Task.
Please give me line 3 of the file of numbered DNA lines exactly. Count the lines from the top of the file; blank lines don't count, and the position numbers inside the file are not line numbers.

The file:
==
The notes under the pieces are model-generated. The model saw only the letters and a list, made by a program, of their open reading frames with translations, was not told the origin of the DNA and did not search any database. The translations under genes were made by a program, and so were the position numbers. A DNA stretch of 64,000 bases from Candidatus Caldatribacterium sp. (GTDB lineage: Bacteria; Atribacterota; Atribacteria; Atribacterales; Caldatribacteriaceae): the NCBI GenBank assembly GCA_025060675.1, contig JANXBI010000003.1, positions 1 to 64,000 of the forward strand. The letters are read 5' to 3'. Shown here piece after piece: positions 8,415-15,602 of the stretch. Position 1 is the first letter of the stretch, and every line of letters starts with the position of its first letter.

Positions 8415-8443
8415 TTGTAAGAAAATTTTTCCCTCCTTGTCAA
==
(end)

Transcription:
8415 TTGTAAGAAAATTTTTCCCTCCTTGTCAA